The completion rates of the ACTS for the rivaroxaban and standard anticoagulation groups in the ACTS substudy in XALIA were consistent with that observed for EINSTEIN DVT, where around 40% of all patients were analyzed in the treatment satisfaction substudy. Similar to EINSTEIN DVT, the open-label nature of treatment administration in XALIA meant that patients were able to evaluate the impact of the therapy directly because they were not given dummy controls or subject to sham INR monitoring. In addition, the real-world nature of the XALIA study also means that the findings are reflective of actual clinical practice. Subgroup analysis by baseline patient demographics and clinical characteristics revealed a similar pattern to the main analyses for ACTS Burdens and Benefits scores. For the ACTS Burdens scores, most subgroups showed significant between-treatment differences favoring rivaroxaban for overall scores and scores by visit. Of note, the effect size was smaller or showed a marginal trend toward standard anticoagulation in patients with provoked VTE; a more robust follow-up and health service contact may explain the almost equivalent response to rivaroxaban. In addition, the ACTS Burdens scores did not show a statistically significant between-treatment difference in patients with thrombophilia; again, a more intensive follow-up may explain this finding. For ACTS Benefits scores, there was a numerical trend favoring rivaroxaban across visits and subgroups, although only a limited number of subgroups showed statistically significant differences, and these were almost all at Visit 2.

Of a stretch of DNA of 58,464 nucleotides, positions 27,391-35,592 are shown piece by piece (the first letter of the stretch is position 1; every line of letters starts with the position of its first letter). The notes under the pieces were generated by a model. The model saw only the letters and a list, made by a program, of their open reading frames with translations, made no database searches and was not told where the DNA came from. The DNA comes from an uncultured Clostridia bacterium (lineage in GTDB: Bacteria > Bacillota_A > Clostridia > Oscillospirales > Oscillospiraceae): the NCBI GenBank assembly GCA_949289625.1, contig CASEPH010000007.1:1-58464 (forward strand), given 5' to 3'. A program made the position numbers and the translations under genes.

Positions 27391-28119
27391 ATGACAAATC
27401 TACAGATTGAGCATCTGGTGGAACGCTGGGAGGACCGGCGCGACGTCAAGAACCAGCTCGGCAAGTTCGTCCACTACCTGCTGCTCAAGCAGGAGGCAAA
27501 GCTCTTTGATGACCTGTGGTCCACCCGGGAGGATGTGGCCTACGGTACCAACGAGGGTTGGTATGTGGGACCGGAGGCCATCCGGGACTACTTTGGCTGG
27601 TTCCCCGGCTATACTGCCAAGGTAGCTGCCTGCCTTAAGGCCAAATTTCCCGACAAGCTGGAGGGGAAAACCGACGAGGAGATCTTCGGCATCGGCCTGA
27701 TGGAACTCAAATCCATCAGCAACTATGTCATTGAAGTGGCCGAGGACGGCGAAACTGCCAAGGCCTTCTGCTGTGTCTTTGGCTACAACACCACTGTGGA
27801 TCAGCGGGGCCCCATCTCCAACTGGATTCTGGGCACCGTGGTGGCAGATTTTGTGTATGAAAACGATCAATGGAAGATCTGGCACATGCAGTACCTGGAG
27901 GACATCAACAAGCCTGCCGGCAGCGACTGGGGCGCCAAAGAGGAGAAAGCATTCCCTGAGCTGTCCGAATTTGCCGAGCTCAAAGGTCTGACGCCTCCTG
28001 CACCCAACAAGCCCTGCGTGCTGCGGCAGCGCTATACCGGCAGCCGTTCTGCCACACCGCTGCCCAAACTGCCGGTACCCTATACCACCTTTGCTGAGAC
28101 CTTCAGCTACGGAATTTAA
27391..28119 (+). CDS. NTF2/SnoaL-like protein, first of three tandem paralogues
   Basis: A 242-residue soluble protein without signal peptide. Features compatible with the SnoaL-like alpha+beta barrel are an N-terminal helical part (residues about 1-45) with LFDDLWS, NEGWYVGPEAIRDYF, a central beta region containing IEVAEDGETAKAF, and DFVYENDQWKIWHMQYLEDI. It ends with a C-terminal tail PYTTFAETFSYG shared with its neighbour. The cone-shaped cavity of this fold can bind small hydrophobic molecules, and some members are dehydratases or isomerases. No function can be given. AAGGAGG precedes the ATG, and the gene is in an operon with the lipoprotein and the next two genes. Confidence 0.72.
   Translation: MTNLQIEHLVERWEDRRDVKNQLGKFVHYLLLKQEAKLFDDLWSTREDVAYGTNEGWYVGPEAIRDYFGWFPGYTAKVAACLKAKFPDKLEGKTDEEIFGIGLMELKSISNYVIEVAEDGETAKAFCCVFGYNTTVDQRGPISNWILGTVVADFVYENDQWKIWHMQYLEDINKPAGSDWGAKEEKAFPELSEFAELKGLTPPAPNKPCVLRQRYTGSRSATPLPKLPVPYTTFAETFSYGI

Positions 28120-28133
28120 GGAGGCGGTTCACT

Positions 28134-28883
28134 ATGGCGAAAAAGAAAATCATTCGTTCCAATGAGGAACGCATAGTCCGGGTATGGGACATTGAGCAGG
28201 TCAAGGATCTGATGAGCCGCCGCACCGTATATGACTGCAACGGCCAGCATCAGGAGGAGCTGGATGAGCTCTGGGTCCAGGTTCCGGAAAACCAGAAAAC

A limitation of this study is that it assessed only patient experience over a relatively short period of time (the median treatment duration in XALIA was 181 days with rivaroxaban and 190 days with standard anticoagulation); therefore, it would also be of interest to determine whether the patient experience findings observed in XALIA persist in the longer term. It is important to note that the ACTS questionnaire is a specific measure that focuses on all medical aspects of the treatment experience that are important to patients and gathers information on all aspects of anticoagulation therapy, both positive and negative.[9] Therefore, a widely used, generic measure (e.g., the Treatment Satisfaction Questionnaire for Medication version II [TSQM II]) focusing on the medication per se could complement the ACTS results.[9] [16] It is often highlighted that the use of two measures offers several advantages: although generic measures allow comparisons of outcomes across different study populations, thus enhancing the generalizability of findings, specific measures may be more sensitive for the detection and quantification of small changes that may be important to physicians or patients.[17]